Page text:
21 de abril de 2013

Getting the client happy with everything

Effective Project Managers know very well that stakeholders’ management is the most important project knowledge area. A project only finishes when stakeholders have met or exceeded their expectations. That is: when they are happy with the project result.

Each project has many stakeholders, but one of them especially important to manage: the client, the one who pays for it —we should extend this group of special interest with final users, the ones who are to use the product, service or result. 
In many service oriented companies is usual that the person who sold the project tries to centralize communication with the client. Effective Project Managers do their best to manage client expectations by themselves with the least intermediation.

If we don’t get client actively interested in our project during execution, or gets surprised or upset with the final result, then our project will be a great failure. 

One boss of mine used to say: “In projects, client has to be happy with everything but the price.” 

But “Getting client happy with everything” is easier said than done, isn't it?

What techniques do we need? The top of the iceberg is effective communication, but on the base we have all the project knowledge, standards like PMBOK®, all the experience and lessons learned. 

This is a list of some expectations clients usually have on each project knowledge area:

  • Integration Management is important for them: Clients and users see the Project Manager as the single point of contact and the main source of information. Project Managers centralize issue and change management, the process, the results and project management overall.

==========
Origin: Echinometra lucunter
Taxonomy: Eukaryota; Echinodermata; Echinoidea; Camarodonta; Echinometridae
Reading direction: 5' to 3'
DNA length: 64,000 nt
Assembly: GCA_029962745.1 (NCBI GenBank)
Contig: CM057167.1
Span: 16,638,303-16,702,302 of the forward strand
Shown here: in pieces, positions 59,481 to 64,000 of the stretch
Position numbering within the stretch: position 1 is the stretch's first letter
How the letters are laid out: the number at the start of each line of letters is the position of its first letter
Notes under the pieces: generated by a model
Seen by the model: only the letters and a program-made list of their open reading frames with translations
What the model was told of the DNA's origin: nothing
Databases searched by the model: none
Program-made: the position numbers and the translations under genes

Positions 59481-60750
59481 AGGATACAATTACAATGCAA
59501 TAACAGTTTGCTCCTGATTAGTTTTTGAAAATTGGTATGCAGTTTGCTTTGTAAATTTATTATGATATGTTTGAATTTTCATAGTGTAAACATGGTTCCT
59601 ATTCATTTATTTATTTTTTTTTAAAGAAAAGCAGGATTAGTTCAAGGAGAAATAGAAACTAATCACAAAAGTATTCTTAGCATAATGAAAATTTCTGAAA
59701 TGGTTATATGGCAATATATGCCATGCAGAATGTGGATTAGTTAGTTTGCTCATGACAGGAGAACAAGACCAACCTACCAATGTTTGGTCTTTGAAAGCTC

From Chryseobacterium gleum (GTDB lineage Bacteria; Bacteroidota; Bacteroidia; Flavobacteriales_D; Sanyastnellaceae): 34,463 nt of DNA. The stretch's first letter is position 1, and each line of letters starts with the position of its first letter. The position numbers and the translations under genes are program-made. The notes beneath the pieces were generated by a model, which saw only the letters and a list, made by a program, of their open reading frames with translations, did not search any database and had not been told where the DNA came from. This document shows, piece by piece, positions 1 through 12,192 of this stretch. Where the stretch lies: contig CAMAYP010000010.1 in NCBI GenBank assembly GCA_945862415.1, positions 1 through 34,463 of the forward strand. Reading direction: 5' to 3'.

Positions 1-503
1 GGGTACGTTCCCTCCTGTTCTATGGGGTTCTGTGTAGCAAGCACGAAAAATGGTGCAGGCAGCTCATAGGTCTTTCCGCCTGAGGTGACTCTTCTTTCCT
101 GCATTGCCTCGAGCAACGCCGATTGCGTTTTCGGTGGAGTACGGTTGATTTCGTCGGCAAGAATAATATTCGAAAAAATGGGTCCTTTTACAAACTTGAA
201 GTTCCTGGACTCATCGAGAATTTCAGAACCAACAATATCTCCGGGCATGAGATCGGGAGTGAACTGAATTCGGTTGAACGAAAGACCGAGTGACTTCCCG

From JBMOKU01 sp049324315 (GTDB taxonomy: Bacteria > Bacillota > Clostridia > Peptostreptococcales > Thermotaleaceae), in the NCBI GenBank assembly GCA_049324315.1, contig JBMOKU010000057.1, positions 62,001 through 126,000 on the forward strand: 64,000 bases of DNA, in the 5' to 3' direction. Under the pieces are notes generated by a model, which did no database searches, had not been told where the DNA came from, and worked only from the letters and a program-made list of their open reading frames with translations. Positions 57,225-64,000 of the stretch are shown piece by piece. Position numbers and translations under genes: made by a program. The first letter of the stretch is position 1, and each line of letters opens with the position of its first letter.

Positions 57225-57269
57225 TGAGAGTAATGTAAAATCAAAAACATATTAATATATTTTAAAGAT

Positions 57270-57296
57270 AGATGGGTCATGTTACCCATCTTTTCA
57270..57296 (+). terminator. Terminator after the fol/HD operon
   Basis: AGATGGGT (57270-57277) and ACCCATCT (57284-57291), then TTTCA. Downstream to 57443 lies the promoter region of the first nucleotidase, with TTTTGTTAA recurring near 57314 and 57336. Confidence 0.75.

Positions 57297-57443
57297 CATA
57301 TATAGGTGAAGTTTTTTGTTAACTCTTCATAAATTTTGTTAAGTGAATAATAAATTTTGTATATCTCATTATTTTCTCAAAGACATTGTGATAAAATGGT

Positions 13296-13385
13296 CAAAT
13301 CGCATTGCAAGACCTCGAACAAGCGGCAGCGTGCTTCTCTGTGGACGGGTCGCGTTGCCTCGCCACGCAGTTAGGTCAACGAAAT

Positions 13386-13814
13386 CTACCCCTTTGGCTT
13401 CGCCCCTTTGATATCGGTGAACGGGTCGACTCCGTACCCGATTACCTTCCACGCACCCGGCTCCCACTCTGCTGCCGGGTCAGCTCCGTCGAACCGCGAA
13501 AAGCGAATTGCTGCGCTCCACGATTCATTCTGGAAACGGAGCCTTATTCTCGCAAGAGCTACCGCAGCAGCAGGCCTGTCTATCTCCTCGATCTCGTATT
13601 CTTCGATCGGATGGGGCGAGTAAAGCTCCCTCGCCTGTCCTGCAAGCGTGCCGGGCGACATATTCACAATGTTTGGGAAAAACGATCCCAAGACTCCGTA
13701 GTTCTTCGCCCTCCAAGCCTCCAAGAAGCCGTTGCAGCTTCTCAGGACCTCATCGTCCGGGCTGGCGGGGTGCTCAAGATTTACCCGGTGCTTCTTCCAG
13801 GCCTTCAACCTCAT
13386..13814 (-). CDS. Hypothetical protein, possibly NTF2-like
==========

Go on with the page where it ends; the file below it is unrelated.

• Scope Management: They expect us to manage requirements, being able to distinguish what they ask from what they really need, reconciling real needs with project objectives.
  • Schedule and Cost Management: Clients need project results quickly and cheap.
  • Quality Management: We will fail if we deliver a product that clients and users perceive as “poor quality”.
  • Resources Management: They know that results are better with good professionals working right.
  • Communication Management: Communication is the way we relate each other. Until you deliver the product, or a part of it, the only thing stakeholders can see is communication.
  • Risk Management: Clients don’t like crisis.
  • Procurement Management: We may subcontract other parties, but in face of the client we are prime responsible. 

In conclusion, “getting the client happy with everything” has very much to do with everything related to Project Management. Where do we need to focus communication, then?

To the best of my knowledge, the habit of managing expectations has to be especially trained in two fronts: 1) Change Management (don’t confuse with issue management) and 2) Quality Management.

Click here to read the Spanish version of this article. 
Click the label English to see the other articles written in English.

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